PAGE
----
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HotRail Climbs Aboard the Tech Acquisition Express Train

With cash and highly valued stock as incentives, semiconductor giants seduce small start-up tech companies like HotRail away from the public market.

SAN FRANCISCO -- When semiconductor start-up

Poseidon Technology

changed its name to


this summer, it was with an eye to grooming itself for an initial public offering.

It's turning out that it may never make it to the public markets. "I had to go back to my board and say there is a good chance we will get acquired," says CEO Rick Shriner. In recent months, HotRail, which isn't expected to generate sales until next year, has turned down one formal acquisition bid and has received feelers from at least four other companies.

It's probably more than the company's nifty new name. HotRail is just one of a myriad of small start-ups likely to get swallowed soon by large-chip companies with cash and highly valued stock to offer. Big players like

Texas Instruments

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are grabbing for chip ventures to ensure a large stake in the lucrative markets of networking and communications. In this respect, HotRail is a prime target because it's developing a device that connects multiple processors for high-performance computing and networking.

Silicon Valley is crowded with start-ups ripe for picking, among them

NeoParadigm Labs


TeleCruz Technology






Tripath Technology


SiRF Technology


Centillium Technology



, all of which have been heading toward IPOs.

Ken Hao, an investment banker at

Hambrecht & Quist

, says the appetite for acquisitions is so fierce, most of these companies will never make it to the public market. Hao estimates there will be more semiconductor acquisitions in 1999 than in the previous five years combined. "There is no question in my mind that more start-ups will be acquired by leading companies in the semiconductor space than will go public," Hao says. "For every four, three will get acquired."

Because of the growth of the Internet, the markets for networking and communications chips are growing fast while the market for PCs is slowing, Hao says. "The M&A activity in device areas are driven by companies wanting to position themselves for this Internet access revolution over the next three to five years," he says.

Shriner believes the chip giants may see the communications market as a way to stave off the cyclical nature of the industry.

But if communications chipmakers want HotRail, they might have to act fast. That's because the tiny company is caught in another swirling battle: A 30-year fight between PC chipmakers

Advanced Micro Devices

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, which is spilling over to the growing market for servers that run the Internet.

Shriner wouldn't name names, but says that one suitor at least is a microprocessor giant. But Nathan Brookwood, an analyst at technology research firm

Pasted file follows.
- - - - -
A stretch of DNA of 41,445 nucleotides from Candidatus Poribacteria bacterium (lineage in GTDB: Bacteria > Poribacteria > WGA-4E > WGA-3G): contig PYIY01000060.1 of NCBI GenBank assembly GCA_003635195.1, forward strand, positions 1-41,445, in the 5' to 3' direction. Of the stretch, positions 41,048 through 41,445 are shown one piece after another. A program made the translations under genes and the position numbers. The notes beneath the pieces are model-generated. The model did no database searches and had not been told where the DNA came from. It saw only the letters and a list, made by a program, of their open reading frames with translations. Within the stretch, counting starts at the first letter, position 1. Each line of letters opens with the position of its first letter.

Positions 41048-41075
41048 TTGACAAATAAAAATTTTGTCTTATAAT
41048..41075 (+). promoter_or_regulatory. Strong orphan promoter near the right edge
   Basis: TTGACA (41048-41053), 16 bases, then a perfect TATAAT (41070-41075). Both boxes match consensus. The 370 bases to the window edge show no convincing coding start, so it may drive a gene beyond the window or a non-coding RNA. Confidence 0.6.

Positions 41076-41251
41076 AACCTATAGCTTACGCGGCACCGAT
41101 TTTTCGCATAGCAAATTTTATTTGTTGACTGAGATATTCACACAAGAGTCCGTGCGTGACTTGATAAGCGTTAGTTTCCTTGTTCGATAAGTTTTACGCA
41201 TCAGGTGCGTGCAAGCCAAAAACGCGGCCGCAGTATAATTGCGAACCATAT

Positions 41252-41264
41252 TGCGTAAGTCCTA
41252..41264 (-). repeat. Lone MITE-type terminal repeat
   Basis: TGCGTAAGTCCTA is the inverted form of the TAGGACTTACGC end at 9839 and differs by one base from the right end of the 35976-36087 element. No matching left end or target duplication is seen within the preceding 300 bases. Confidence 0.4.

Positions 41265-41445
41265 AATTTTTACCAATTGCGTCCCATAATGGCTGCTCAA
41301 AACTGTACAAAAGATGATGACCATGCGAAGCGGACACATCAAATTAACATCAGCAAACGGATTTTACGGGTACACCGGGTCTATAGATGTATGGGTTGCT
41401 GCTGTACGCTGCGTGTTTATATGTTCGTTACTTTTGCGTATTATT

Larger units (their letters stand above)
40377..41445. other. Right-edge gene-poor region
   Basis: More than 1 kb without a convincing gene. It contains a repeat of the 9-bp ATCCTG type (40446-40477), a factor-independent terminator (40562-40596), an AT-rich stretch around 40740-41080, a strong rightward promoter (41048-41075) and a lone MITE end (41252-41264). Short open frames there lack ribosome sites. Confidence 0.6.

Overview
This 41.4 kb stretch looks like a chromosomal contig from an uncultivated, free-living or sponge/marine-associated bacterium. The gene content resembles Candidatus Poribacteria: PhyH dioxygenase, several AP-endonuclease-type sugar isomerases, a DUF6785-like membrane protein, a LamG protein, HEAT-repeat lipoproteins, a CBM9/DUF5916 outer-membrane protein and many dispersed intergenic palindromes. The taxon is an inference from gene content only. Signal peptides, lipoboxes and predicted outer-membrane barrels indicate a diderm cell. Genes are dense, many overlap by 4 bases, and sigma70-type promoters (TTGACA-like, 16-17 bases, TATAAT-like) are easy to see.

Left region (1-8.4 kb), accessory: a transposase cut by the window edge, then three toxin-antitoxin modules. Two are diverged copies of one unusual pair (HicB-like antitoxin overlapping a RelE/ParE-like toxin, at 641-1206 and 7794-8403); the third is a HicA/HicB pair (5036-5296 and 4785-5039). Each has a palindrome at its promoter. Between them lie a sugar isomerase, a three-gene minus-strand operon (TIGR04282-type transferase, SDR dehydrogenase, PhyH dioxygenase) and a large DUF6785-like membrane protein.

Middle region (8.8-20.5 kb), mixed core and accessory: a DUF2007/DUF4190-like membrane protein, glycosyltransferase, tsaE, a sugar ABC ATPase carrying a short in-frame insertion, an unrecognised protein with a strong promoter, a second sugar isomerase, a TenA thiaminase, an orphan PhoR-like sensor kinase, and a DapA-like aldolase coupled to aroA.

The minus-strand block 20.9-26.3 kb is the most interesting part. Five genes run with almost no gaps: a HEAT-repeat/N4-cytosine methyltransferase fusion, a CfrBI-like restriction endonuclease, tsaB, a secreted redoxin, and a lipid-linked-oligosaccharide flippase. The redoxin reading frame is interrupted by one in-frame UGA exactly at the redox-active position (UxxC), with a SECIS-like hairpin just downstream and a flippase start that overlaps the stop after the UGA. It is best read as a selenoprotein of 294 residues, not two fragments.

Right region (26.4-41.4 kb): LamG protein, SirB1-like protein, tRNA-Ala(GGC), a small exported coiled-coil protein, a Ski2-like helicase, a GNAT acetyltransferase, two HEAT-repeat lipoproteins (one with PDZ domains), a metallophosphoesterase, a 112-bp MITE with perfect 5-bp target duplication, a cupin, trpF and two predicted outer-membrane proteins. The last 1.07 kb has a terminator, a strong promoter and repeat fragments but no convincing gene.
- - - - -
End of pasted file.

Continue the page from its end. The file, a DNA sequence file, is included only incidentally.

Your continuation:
Insight 64

, says HotRail's technology would help Intel in future chip designs and would also fit in with Intel's overall transition away from desktop computers to

networking systems. (Insight 64 performs consulting services for both Intel and AMD.) An Intel spokesman says the company does not comment on possible or pending acquisitions.

AMD has always been seen as a potential buyer, Shriner says, because HotRail's product was originally designed for AMD chips. With HotRail technology, AMD's new Athlon processor could be used to make high performance servers at a very low cost, and thrust it into a segment of the server-chip market Intel all but owns. Shriner acknowledges that it's entirely foreseeable that "someone" might acquire HotRail just to keep AMD at bay. "We are the only symmetric microprocessor chipset for the AMD K7," Shriner says. "We are a pawn. What happens to pawns? They get moved."

The temptation for start-ups to sell out now is hard to resist, Shriner says, because purchase prices are shooting out of control. He points to the pending sale of


to PMC for $427 million worth of stock. That's a price tag that is 2.6 times PMC's 1998 sales, for a company with no product and just a small cadre of top engineers designing chips for voice and data networking. Then there was the sale of home networking chipmaker


to Broadcom earlier this year. The initial value of the stock offer was about $300 million, but when the deal closed, the increase in Broadcom's stock value shot the price up to $600 million.

The IPO market could potentially be as lucrative or even more so, says Hao, but comes with greater risk. Consider that network chipmaker



went public Wednesday with an offering price of $7 a share. It closed at 12 3/8 that day, giving the company a market cap of $163 million.

"I want to go the IPO route," Shriner says. "But venture capitalists are looking at how much money they can make."

Semiconductor stocks have been on a yearlong rally since bottoming on Oct. 8, 1998. To review the events of the past year in semiconductor stocks like Intel and


(RMBS) - Get Rambus Inc. Report

and to discuss where the sector is heading,'s

Marcy Burstiner

will host an informative chat on Yahoo! on Thursday, Oct. 7, at 5 p.m. EDT. Register for Yahoo! Chat at It's free!